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How 22 year Old Stopped World-Wide Cyber Attack



The massive ransomware attack that crippled more than 20% of hospitals in the United Kingdom and disabled systems in as many as 74 countries appears to have been inadvertently stopped by a 22-year-old computer security researcher in England who began studying it Friday afternoon.

The story, which the as-yet-unnamed security whiz wrote up in a blog post on Saturday, is an example of the driven-to-puzzle-things-out mentality typical of people drawn to cybersecurity.

“He was in the right place at the right time, and he did the right thing without any hesitation,” said Dan Kaminsky, a longtime security researcher and chief scientist at White Ops, a New York-based based security firm.

Because nobody’s really in charge of the Internet, it’s messy and wonderful in equal proportion, he said. 

“We maintain it with duct tape, baling wire and the good graces of no small number of ‘volunteer firefighters.’ I am hopeful for a future with more formal, funded support for this foundation of our suddenly global information economy. But it’s pretty great that a 22-year-old can see a worldwide problem and spend a bit to help us all,” Kaminsky said.

How it happened
The ransomware appears to have first appeared at 3:24 a.m. ET on Friday, said Craig Williams, a senior technical leader at  Talos, the security research arm of San Jose, Calif.-based tech company Cisco.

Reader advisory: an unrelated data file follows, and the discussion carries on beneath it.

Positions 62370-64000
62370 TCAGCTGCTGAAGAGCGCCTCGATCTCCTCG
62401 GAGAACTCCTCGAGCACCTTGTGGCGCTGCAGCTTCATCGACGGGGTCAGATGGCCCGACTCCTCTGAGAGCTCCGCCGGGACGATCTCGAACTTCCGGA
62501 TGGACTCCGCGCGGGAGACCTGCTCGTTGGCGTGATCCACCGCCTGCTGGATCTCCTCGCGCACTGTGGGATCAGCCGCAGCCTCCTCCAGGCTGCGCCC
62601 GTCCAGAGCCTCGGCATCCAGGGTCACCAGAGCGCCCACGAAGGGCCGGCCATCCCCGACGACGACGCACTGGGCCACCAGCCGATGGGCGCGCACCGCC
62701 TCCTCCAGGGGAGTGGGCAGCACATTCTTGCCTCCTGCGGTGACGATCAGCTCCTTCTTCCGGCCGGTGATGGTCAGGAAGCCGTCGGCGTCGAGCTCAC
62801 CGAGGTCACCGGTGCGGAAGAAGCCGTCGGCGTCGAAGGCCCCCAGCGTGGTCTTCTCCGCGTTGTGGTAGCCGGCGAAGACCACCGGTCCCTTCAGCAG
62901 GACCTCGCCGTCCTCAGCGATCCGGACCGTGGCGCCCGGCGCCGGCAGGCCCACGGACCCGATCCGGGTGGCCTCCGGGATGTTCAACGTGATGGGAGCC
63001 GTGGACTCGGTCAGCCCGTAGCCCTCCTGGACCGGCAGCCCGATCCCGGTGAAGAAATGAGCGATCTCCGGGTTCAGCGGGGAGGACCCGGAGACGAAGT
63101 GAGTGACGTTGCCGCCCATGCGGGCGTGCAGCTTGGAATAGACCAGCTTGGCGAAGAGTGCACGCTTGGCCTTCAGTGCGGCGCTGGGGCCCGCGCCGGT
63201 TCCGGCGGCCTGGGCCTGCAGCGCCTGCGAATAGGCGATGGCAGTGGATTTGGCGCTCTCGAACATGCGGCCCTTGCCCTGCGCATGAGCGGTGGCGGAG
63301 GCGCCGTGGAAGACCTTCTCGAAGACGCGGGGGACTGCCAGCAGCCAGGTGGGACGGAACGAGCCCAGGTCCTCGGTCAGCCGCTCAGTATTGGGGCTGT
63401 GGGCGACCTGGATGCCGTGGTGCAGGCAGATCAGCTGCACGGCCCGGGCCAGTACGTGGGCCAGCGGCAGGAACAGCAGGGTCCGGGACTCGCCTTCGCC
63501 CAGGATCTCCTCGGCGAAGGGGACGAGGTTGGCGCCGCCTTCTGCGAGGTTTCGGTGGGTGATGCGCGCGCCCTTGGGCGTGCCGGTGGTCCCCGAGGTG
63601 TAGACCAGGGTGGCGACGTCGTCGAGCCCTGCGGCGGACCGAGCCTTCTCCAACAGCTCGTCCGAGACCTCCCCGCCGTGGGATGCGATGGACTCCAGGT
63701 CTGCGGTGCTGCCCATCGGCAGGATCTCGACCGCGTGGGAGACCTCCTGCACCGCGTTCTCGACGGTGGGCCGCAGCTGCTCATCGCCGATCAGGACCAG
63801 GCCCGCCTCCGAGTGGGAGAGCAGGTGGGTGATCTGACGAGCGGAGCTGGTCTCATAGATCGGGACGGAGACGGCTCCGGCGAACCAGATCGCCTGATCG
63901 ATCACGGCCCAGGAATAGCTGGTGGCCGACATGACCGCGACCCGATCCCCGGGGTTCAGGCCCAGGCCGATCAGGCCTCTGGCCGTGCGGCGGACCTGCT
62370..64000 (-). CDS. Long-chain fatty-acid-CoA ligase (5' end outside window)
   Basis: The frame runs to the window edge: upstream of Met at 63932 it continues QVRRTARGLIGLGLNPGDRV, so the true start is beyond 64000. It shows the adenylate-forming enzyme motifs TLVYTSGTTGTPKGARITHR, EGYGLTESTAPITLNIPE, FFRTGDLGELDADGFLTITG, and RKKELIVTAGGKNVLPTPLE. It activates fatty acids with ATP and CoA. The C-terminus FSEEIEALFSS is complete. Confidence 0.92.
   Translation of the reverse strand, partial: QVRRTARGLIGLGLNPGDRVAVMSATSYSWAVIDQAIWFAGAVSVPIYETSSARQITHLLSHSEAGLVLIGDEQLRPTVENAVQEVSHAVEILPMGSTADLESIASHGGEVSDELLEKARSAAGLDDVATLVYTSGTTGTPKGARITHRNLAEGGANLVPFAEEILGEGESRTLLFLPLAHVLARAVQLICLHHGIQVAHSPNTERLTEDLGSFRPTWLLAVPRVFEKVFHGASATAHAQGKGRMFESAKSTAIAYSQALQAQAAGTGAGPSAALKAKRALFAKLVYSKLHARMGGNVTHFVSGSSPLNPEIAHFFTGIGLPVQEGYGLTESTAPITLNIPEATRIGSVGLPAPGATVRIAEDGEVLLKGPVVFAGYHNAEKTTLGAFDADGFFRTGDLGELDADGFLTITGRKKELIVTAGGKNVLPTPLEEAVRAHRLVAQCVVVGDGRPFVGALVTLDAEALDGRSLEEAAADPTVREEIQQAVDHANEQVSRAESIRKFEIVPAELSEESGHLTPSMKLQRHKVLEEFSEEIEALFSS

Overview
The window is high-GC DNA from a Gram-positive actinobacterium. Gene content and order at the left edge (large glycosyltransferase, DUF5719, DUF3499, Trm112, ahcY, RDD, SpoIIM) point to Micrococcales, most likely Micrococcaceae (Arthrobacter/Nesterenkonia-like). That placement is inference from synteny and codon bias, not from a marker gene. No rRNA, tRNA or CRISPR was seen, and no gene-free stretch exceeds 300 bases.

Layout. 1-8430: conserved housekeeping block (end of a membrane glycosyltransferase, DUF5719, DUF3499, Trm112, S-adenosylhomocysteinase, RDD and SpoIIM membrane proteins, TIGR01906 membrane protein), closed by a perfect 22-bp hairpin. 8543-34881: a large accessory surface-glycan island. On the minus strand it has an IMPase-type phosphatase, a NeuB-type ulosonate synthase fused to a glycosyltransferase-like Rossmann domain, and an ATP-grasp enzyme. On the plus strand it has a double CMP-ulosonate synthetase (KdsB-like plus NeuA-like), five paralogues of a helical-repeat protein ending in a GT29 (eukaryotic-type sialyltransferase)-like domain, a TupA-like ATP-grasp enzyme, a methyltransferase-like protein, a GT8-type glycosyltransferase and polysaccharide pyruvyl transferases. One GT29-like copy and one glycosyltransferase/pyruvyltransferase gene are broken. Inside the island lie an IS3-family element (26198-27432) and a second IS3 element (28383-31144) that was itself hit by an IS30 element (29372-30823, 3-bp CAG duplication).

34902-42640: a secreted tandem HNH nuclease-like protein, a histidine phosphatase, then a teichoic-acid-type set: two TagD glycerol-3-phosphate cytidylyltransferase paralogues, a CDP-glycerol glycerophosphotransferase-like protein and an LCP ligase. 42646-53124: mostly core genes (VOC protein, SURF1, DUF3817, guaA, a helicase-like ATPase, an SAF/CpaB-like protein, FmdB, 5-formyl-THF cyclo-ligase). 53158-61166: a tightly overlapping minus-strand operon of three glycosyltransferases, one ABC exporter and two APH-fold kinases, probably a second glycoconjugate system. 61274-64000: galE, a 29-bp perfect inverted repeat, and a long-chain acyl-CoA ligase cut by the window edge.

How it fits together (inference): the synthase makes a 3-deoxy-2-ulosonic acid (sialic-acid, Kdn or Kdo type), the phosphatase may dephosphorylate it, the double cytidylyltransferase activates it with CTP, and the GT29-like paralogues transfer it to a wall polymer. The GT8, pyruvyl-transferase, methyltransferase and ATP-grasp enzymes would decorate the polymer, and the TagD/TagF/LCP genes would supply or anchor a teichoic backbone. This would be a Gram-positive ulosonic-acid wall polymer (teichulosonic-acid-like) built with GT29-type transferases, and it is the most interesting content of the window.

Within about seven hours it had been stopped in its tracks.

For the analyst, who for security reasons has chosen to only be identified by his online blog name of MalwareTech, things hit after lunch on Friday when he noticed all the fuss about a global ransomware attack and decided to investigate.

His day job is as a security researcher at Los Angeles-based Kryptos Logic, but he was actually supposed to be on vacation this week so he hadn’t been plugged in.

“We’d had quite a bit of work over the last few months and we were both off. I’m actually in Venice right now,” said his boss, Salim Neino,  CEO of Kryptos Logic. “We were talking online about how the biggest cyberattack of the year happens and we’re both off.”

Neither MalwareTech nor his boss stayed off, however. 

Although only 22, he is known in the close-knit world of cybersecurity as someone who’s good at “taking down big ugly things that are spreading fast,” in the words of Ryan Kalember, vice president for cybersecurity at Proofpoint, a Sunnyvale, Calif.-based security company.

First credit to actually getting a sample of the malicious software code appears to go to Kafeine, a security researcher who doesn’t give press interviews and only goes by his screen name, but who works for Proofpoint.

Malware Tech called him “a good friend and fellow researcher” in his blog post and noted that Kafeine passed him the sample so he could begin to reverse engineer it to see how it did what it was doing.

One of the first things MalwareTech noticed was that as soon as it installed itself on a new machine, the malware tried to send a message to an unregistered Internet address, or domain name.